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Posted by on Sep 30, 2017 in Site news |

Memories of South Bondi Board Club

My first water craft was an Advanx surfoplane from the factory at Rushcutters Bay when I was about seven, with two mates we used to take off to the beach, Coogee by ourselves. As we got older we used to bike it to Maroubra, Bronte or Bondi .My first board was my dad’s, an old twelve foot toothpick painted with mission brown enamel, it took three to four of us to carry it the half a mile to the beach. Next came, at the age of 14, a sixteen foot racing toothpick from Norm Casey who had his shed behind his house at Hooper Street Randwick, Norm was in Bronte Surf Club as was Bill Wallace and his brother. Gordon Woods was in Nth Bondi,

1956 the American Surf Team came out to compete in the surf carnivals to coincide with the Melbourne Olympics and they brought their balsa boards, nothing would ever be the same when the likes of Mike “Bones” Bright. Tommy Zhan, Dennis Devany, Greg Noll and other members of the team demonstrated their skills. I ordered a hollow Okanui from Norm Casey; it was about ten foot, floated too high, was flighty and fell out sideways or arse first.

On an overcast day with windblown slop surf, I was with Denny O’Reagan and Kim Midleton at the south end of Bondi, we were taking it in turn with the Okanui board. A gangly rawboned bloke who knew Denny walked down had a chat and asked if we wanted to join the Board Club, his name Barry Ross. My understanding later was Ross Kelly, Barry Ross, Jack Mays Scott Dillion, Barry McGuigan, Noel Ward and others started the Club, it’s like over sixty years, but that’s the memory.

Ross Kelly did some modeling; in one he was it was a Rothmans Cigarette Commercial on TV, he rides a board in to the beach, runs up the beach, flops down with a glamorous babe, lights up a smoke. He was starting up a wholesale sports clothing company, later going retail, Barry Ross was in the Fire Brigade, Magoo McGuigan had just joined the Brigade, and prior to that he had worked for Tancred Brothers Wholesale Meat, as a butcher. Bluey Mays drove a cab, later getting his own plates in the ballot for returned service men, during the war he was in the Merchant Navy, switching to the Navy, Scotty owned his own milk run as did Noel Ward they were about to get serious about making boards and were trying to get a continuous supply of balsa. Prior to that Noel was making hollow boards as a sideline. Noel was a nude nut, he told me one day when he had sunburn on the head, he had been a seaman and contacted viral pneumonia at sea, days of fever and high body temperature resulted in the baldness.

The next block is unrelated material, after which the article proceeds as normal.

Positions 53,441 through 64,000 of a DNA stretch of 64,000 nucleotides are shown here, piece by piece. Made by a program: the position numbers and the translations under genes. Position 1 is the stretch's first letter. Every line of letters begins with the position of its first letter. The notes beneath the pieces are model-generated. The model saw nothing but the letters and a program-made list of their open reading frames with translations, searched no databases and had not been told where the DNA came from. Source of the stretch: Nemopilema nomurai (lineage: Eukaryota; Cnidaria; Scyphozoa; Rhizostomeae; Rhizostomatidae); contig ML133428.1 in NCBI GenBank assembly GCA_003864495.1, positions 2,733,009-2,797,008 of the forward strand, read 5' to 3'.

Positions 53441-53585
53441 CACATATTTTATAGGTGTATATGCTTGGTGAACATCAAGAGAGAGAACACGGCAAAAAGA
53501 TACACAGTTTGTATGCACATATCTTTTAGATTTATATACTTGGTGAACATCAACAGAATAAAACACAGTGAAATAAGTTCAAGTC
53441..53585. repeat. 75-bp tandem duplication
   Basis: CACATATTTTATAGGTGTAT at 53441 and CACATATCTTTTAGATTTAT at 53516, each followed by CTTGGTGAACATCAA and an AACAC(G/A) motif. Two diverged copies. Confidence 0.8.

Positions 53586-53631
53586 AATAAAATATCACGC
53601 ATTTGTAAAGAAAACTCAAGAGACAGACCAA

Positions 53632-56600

Nearly all the older members had jobs that allowed them to have surf time, waiters on the interstate trains, Qantas stewards, night shift jobs, mail sorters, baggage handlers at Mascot, fire brigade, on the wharves.

Andy Cochran and Mick Dooley were mates from their days competing against each other as springboard and high divers; they worked as Movie Theatre Projectionists, six nights with only Saturday and Wednesday matinees,

Kevin “The Head” Brennan was there he would have been about 5 years old, never seemed to be in school, Rob Conneily came on the scene , a nice kid, and a great surfing talent from the get go, lived up near my cousins the Bosler’s, on Military Road, Dover Heights. The other younger ones from memory were Bobby Fel, Gary Moffat, Wally “The Walker” Newell. Warren Cornish, he was a quiet one about eight years old, well behaved. Then over the years. There were the Rule brothers, Geof and Tony, Geof “The Toad” Shara, had the first Sin Bin a Morris Minor panel van, his go, was pass off to an unsuspecting date, that the sparkling Porphyry Pearl was French Bubbly and not cheap LO. He went to the US lived in Santa Barbra for awhile in the 60s, and like the American who later came to Australia, Bob Cooper, dived for abalone there.

Geof later owned The Royal George at Picton for over 45 years, prior to that ran the Gap Inn at Watsons Bay and had a German Sheppard who would go off at any one preparing to take the leap to the rocks below. Toad should be in the record books for the most Porsches written off between Sydney and Picton, passed away 2-3 years ago,